Defining digital, for our Chief Technology Officer, is more about enabling true transformation through technology.
Here, Stuart Arthur shares his thoughts on what data and transformation digital mean to him.
The actual dictionary definition of digital is likely to refer to the storage and consumption of information involving electronic devices. However, in the world we live in today this has greatly evolved and now needs more explanation.
For me, digital means end-to-end customer centric solutions that are typically consumed online.
I instantly think about user research, user experience, web development, and also mobile consumption. When organisations talk about digital transformation, it generally means replacing heavily manual, physical processes with online solutions. That said, we're increasingly moving past these fields and into the realms of culture, redesigning processes, automation, and intelligence.
Is it IT, or is it digital?
For me, this conversation raises the question of how terms like IT, technology, and engineering compare to digital.
Unlike 'digital', which focuses on the customer, IT transformations, in the traditional sense, have been less about the external customer and more about the internal organisation - optimising internal systems, software, and data.
Yet although they might often be mistakenly treated as silos, digital and IT transformations actually depend on each other. It is technologies like Cloud, RPA, and AI/Ml which offer the capabilities to markets, organisations, and people that can enable digital transformations to succeed.
(For what it's worth, engineering — in my view — is more about problem solving and engaging skilled professionals to build software solutions, typically as part of an agile process.)
What really matters is transformation
I’m not really much of a fan of the term digital or digital transformation, which has been really overused and misused.
In my mind, true transformation is really about legacy organisations solving key technology challenges. For example, it’s about unpicking the fact that technology has enforced and constrained certain ways of working and is prohibiting change and progress; it’s about the fast pace of change and competing with the speed digital native competitors can move at without any baggage, and it’s about trying to adopt new technologies that open up possibilities. These are the challenges we should be focusing on.
Focus on the trends
Regardless of how we define IT, digital, and technology, some of the current trends I’m seeing and thinking about are the possibility of AI to eat software (just as software ate the world) as we’re seeing more and more aspects of the creation process becoming automated.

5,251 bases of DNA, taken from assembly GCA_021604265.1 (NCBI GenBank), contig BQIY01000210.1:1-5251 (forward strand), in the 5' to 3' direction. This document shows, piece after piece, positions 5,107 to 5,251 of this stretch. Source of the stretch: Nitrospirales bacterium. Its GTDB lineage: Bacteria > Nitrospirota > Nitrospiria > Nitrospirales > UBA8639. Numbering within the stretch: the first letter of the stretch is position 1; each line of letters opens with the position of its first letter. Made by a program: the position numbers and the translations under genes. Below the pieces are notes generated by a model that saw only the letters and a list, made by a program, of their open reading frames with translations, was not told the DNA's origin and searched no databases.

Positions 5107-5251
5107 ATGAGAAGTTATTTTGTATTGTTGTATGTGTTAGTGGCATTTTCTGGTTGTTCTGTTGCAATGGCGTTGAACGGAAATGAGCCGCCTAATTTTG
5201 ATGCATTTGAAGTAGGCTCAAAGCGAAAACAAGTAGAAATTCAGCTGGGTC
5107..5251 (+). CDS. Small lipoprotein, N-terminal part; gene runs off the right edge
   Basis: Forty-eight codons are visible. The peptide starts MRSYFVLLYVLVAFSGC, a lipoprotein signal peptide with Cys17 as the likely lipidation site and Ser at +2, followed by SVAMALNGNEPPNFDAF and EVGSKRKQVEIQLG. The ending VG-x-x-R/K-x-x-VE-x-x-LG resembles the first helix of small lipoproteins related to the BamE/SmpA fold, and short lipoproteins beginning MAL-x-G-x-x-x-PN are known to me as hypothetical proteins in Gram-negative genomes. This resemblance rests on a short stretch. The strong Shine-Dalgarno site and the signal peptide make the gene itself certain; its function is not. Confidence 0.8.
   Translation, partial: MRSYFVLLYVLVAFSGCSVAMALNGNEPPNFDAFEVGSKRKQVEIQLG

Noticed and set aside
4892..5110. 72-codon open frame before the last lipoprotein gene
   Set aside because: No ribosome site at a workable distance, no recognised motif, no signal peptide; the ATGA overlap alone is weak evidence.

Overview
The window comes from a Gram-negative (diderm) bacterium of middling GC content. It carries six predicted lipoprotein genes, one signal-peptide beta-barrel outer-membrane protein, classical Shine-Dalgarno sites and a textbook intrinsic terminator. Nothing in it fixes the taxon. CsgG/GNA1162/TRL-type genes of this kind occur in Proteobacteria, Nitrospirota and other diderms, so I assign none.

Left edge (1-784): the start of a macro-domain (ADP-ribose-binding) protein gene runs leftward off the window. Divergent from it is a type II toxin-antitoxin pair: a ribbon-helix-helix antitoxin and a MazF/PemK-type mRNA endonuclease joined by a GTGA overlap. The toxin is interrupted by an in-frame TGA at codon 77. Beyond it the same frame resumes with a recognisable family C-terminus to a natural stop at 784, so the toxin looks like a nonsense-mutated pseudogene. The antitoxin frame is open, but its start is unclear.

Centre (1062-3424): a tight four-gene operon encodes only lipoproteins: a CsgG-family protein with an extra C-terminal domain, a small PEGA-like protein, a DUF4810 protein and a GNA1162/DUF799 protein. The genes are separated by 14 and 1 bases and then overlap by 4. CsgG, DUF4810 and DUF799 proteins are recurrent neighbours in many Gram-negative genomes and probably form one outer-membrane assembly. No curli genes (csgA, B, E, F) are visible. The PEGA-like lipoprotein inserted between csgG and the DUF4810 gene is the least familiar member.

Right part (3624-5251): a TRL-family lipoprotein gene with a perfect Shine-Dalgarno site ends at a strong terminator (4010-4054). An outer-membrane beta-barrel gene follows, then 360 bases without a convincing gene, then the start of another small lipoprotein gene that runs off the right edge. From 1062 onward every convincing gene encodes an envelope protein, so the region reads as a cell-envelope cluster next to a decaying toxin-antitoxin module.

Then there’s no/low-code, and how long it will take before the only code being written by software engineers is for these new platforms. It’s a real possibility over the coming years as those technologies start to mature and evolve further.
The other thing that keeps me up at night is always software quality. There are lots of examples of poor software quality causing major issues for organisations and individuals, and if we don’t start to regulate ourselves as software engineers then we will eventually be regulated by the government, I have no doubt about that.
What we do is no less important than legal or other heavily governed professions and this makes things like code quality, good design principles, automated testing, and maintainability all the more important. Due to the importance of software, there’s also an argument that we should sign up to an ethical code of conduct in much the same way a barrister would have to.
The future of software
More immediate things on the agenda are advances in cloud technologies that mean greater focus can be placed on building software rather than worrying about infrastructure or security, which has been taken a step further with serverless capabilities. The major hyperscale cloud vendors have become so all-encompassing in terms of capabilities that you rarely have to look outside of the AWS, Google Cloud or Azure platforms to build anything. This in turn is creating a trend where companies no longer need to buy monolith platforms, middlewares, or use third-party RPA or AI/ML solutions. It's a win-win, since managing Microsoft, Google or Amazon is a lot easier for customers than managing a myriad of suppliers, and it also simplifies the complexity of a typical enterprise IT estate.
Design and architecture patterns are also maturing and attempting to build complex data lakes has long been a pain point for organisations, so it’s promising to see that domain-driven design principles are being applied in that space with the emergence of the data mesh pattern, dovetailing nicely with the small bounded services that are now increasingly popular — subject to context — in terms of backend services. This feels like a big opportunity to build more effective enterprise-wide data solutions in a more decentralised style.
A final word on digital...
There’s obviously a lot to cover here, and 'digital' also has its critics. But for me the negative connotations I associate with the digital moniker are amateurs knocking up WordPress websites or unreliable mobile apps as opposed to building well tested and coded deep technology solutions. This should be the focus of everything that comes under the IT, digital, technology and engineering umbrella so that we are equipped to meet the fast pace of change and respond to organisational challenges.